[...]
Well, Wendy was just extrapolating into higher dimensions: xfo (or better xfo&#xt, to show what is meant really: a lace tower with unit edge (i.e. x) lacings (i.e. #)) is nothing but the regular pentagon. xfo3oox&#xt is nothing but the 3-diminished icosahedron. And then the next would be xfo3oox3ooo&#xt, which you have rendered, and now are asking for. So a pronouncable name could be "a 3-diminished icosahedron equivalent of 4D". Or you could get it even more funny, if you'd use Jonathans acronym instead: tridiminished icosahedron --> teddi: "Teddy in 4D"
Keiji wrote:I'll have a go at naming the shape... after you get the page up so that I can understand what it is.
PS. Quickfur - any ideas what's wrong with my edge count calculations? I'm not sure how you got 216 edges, but it's also the first time I've calculate number of edges the way I did - though I can't see any reason why my method wouldn't work.
quickfur wrote:[..] It consists of 4 tridiminished icosahedra in tetrahedral formation, arranged around the top cell which is a tetrahedron, and at the bottom is an octahedron with 4 tetrahedra filling in the gaps between the bases of the tridiminished icosahedra. A really cute little shape. Teddy. [...]
quickfur wrote:If you can do cross-eyed viewing, the 3D shape of the projection should be even more helpful.
It consists of 4 tridiminished icosahedra in tetrahedral formation, arranged around the top cell which is a tetrahedron, and at the bottom is an octahedron with 4 tetrahedra filling in the gaps between the bases of the tridiminished icosahedra. A really cute little shape. Teddy.
I didn't count the edges myself; I got 216 edges from the convex hull algorithm that I use to construct the model that my viewer uses to do the projection. I don't know what went wrong with your edge count calculations, it seems reasonable to me. But counting things in higher-dimensional polytopes has always been a tricky business. I mean, I have enough trouble with counting elements correctly in 3D polyhedra, let alone 4D.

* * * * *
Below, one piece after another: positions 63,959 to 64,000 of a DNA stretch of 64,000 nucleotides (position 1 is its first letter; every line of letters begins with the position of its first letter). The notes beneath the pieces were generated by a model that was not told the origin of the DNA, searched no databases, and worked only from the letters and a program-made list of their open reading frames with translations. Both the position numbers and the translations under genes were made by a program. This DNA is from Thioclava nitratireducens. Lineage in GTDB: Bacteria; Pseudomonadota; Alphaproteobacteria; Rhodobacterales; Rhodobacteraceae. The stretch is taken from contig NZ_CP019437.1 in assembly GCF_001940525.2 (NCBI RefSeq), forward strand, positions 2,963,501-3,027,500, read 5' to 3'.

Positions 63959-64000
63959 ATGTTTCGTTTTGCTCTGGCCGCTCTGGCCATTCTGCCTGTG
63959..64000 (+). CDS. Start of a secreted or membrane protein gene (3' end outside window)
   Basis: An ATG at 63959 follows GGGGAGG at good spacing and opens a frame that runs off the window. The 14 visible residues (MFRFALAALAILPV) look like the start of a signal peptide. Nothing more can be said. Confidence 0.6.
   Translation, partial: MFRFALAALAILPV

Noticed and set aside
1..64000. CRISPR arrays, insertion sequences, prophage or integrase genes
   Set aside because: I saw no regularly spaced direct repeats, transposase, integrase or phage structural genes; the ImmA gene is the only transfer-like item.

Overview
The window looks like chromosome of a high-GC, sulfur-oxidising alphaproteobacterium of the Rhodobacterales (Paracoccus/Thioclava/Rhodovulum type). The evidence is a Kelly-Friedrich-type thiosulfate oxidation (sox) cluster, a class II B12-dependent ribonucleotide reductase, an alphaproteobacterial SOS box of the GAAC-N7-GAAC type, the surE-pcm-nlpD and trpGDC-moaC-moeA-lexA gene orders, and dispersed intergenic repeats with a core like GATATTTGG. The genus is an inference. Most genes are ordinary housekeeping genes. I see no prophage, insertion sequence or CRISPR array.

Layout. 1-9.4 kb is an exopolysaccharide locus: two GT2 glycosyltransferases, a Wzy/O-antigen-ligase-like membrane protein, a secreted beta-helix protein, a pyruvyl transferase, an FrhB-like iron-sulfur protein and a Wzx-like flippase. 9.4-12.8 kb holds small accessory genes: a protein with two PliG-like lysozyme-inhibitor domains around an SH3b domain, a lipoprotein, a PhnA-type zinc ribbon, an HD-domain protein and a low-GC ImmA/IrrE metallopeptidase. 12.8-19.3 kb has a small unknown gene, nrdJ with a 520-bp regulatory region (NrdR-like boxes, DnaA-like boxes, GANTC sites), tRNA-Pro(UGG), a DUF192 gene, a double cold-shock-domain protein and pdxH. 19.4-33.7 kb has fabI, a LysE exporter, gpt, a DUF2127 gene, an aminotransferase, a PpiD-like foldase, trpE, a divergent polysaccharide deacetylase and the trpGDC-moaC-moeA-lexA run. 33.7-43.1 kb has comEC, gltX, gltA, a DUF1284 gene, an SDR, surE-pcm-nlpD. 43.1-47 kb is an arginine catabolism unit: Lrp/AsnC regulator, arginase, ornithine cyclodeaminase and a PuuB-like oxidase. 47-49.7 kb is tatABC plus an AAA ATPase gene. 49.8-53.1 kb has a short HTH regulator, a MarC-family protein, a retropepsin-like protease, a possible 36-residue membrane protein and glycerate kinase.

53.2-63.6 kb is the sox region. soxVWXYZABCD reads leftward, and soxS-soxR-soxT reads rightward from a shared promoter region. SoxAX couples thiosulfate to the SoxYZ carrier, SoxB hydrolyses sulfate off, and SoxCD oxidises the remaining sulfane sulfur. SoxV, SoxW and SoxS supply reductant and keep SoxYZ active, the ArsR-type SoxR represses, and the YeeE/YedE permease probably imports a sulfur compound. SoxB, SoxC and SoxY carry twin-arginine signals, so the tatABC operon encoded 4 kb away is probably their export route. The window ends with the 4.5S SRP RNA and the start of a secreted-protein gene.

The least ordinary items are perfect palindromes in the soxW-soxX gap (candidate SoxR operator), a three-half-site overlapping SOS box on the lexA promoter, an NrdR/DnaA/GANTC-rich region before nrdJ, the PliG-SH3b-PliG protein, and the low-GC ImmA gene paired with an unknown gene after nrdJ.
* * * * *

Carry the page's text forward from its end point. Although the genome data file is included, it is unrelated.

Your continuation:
Keiji wrote:quickfur wrote:If you can do cross-eyed viewing, the 3D shape of the projection should be even more helpful.
Oh come on, I'm practically the pioneer of cross-eyed viewing around here, didn't you know that?
[...] Well, these images suddenly made me realise something. The tridiminished icosahedron is in fact a member of an infinite family of polyhedra related to another family I'd been studying a while ago - the n-gonal trapezosemipyramids. The only difference is that in the latter family, the bottom face is not present, instead the triangles that would connect to it extend to a point to form kites. However, looking at the tridiminished icosahedron now, I see it is a type of antiprism, just with pentagons instead of the top set of triangles. So I'd like to call it the trigonal something-antiprism, which would make your "Teddy" the pentachoric (or pyrochoric) something-antiprism. Just a matter of figuring out what the something is, then you have my preferred name for it.